In the book, M. Fundamentals of Polymer Science: An Introductory Text, ‘synthetic polymers are defined as large organic molecules with a range of applications that far exceeds any other class of material.’ Current applications extend from adhesives, coatings, foams, and packaging materials to textile and industrial fibers, composites, electronic devices, biomedical devices, optical devices, and precursors for newly developed high-tech ceramics. Due to the diversity of these applications, polymers are manufactured to meet the intended application through the addition of compounds that reduce oxidation, stabilize the polymer for environmental exposure (e.g. heat or light), and soften the polymer.
Compounds, such as heat stabilizers, light stabilizers, slip agents, plasticizers, and antioxidants represent some of the most common classes of additives used to tailor polymers for use*. (*Principles of Polymer Engineering)
Extraction and chromatographic analysis of these additives are required to monitor their formulation levels and are critical steps in evaluating a polymer for its intended use. While chromatographic analysis can be automated, the extraction process is accomplished using the Soxhlet technique, which is time consuming, and requires large amounts of solvents. Laboratories testing additives in polymers are required to process multiple samples, which are difficult to extract, on a daily basis. Consequently, the process of sample preparation is often a severe bottleneck in the analytical workflow. The accelerated solvent extraction technique provides fast extraction times and low solvent usage to benefit laboratories extracting additives from polymer materials. Keep reading to see the results of an analysis comparing the accelerated solvent extraction technique to Soxhlet extraction using Polyvinyl chloride (PVC) samples.
The accelerated solvent extraction technique improves the extraction efficiency of plasticizers from polymers by using elevated temperature and pressure. Many of the organic solvents used in these extractions boil at relatively low temperatures at atmospheric pressure (e.g., acetone boils at 56 °C). By exerting a pressure of 1500 psi (10 MPa) on the solvent, the boiling point is elevated and the extraction solvent remains in a liquid state. When extractions occur at temperatures ranging from 50–200 °C, several factors, including those below, contribute to improved speed and efficiency.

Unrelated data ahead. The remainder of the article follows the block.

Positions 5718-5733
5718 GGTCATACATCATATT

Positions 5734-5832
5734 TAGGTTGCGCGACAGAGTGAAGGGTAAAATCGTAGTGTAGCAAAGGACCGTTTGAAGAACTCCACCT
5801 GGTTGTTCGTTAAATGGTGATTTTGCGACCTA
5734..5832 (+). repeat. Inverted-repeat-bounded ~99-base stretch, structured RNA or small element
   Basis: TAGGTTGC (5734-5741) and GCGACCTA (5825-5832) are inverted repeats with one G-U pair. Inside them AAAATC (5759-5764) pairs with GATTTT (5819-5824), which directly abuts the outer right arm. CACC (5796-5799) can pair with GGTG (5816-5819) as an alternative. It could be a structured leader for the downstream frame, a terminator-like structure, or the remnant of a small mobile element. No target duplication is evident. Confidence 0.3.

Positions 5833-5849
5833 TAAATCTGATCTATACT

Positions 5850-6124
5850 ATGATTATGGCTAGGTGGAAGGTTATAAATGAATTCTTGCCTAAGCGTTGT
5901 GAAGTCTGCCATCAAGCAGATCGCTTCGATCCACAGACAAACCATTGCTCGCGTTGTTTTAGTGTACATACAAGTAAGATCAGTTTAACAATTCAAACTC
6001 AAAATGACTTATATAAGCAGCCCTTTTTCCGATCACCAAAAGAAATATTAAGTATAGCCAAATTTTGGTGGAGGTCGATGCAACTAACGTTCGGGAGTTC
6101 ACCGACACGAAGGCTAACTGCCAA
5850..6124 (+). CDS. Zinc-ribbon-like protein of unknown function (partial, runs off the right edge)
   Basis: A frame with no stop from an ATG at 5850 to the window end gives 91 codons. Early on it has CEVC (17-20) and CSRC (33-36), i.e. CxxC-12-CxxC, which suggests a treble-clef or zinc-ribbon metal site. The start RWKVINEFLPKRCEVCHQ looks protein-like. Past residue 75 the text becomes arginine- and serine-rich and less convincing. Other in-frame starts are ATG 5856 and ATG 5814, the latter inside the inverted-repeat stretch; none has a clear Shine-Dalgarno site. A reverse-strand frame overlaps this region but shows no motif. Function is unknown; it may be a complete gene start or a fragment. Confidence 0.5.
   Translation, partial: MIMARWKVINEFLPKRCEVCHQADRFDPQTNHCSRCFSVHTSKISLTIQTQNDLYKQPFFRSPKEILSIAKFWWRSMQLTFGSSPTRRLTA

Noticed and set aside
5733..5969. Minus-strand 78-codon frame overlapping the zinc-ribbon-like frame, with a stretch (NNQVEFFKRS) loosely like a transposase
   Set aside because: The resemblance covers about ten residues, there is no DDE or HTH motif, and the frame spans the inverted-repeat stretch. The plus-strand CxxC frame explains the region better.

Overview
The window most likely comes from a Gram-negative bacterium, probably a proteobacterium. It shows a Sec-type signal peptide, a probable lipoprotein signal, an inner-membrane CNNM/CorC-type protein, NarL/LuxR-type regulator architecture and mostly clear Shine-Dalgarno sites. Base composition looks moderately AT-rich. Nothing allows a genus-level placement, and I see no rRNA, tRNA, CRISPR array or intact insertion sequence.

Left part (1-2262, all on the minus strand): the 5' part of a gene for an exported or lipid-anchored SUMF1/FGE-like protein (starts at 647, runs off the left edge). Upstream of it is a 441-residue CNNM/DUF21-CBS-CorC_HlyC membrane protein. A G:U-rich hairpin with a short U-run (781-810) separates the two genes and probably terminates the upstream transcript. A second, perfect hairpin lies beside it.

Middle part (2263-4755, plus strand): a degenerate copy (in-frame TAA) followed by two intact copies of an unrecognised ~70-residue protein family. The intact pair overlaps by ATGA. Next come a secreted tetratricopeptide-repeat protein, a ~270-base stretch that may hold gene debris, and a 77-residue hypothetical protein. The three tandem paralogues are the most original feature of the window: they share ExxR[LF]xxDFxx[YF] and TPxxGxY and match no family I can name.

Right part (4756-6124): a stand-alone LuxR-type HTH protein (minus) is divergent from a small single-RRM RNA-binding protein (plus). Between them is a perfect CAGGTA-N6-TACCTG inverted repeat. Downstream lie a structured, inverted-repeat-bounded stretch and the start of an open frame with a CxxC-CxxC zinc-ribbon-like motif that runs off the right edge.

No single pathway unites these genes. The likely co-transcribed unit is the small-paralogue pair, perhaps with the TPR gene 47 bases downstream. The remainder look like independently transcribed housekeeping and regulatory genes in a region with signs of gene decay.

- Temperature: Elevated temperature increases analyte diffusion from the matrix and improves analyte solubility in the extraction solvent (e.g. petroleum ether) for plasticizer extraction.
- Solvent Viscosity: Decreases as temperature increases, improving solvent migration through the matrix to increase extraction efficiency.
- Solvent Surface Tension: Decreases as temperature increases. Allows solvent to better coat the matrix and helps improve analyte diffusion.
In order to compare the accelerated solvent extraction technique to Soxhlet extraction, Polyvinyl chloride (PVC) samples were extracted using a six-hour Soxhlet extraction method (ASTM D-2124) and the accelerated solvent extraction technique. The extracts were analyzed using gas chromatography with flame ionization detection and the extraction efficiencies of four plasticizers were compared. The accelerated solvent extraction technique produced equivalent performance to Soxhlet but required approximately 40 mL of solvent and 12 min of extraction time per sample. The Soxhlet extractions required six hours and 120 mL of solvent per sample. Here are the results:
The extraction efficiencies of the accelerated solvent extraction technique are equivalent to Soxhlet for polymer samples but require only 12 min of extraction time and approximately 40 mL of solvent per sample. Since Soxhlet extraction requires up to six hours and more than 500 mL of solvent per sample, use of the accelerated solvent extraction technique for additive extraction from polymers can significantly reduce the amount of time and solvent required for sample preparation.
For additional information, including advantages, summaries of application notes, and references, see the Accelerated Solvent Extraction for Additives in Polymer Materials white paper.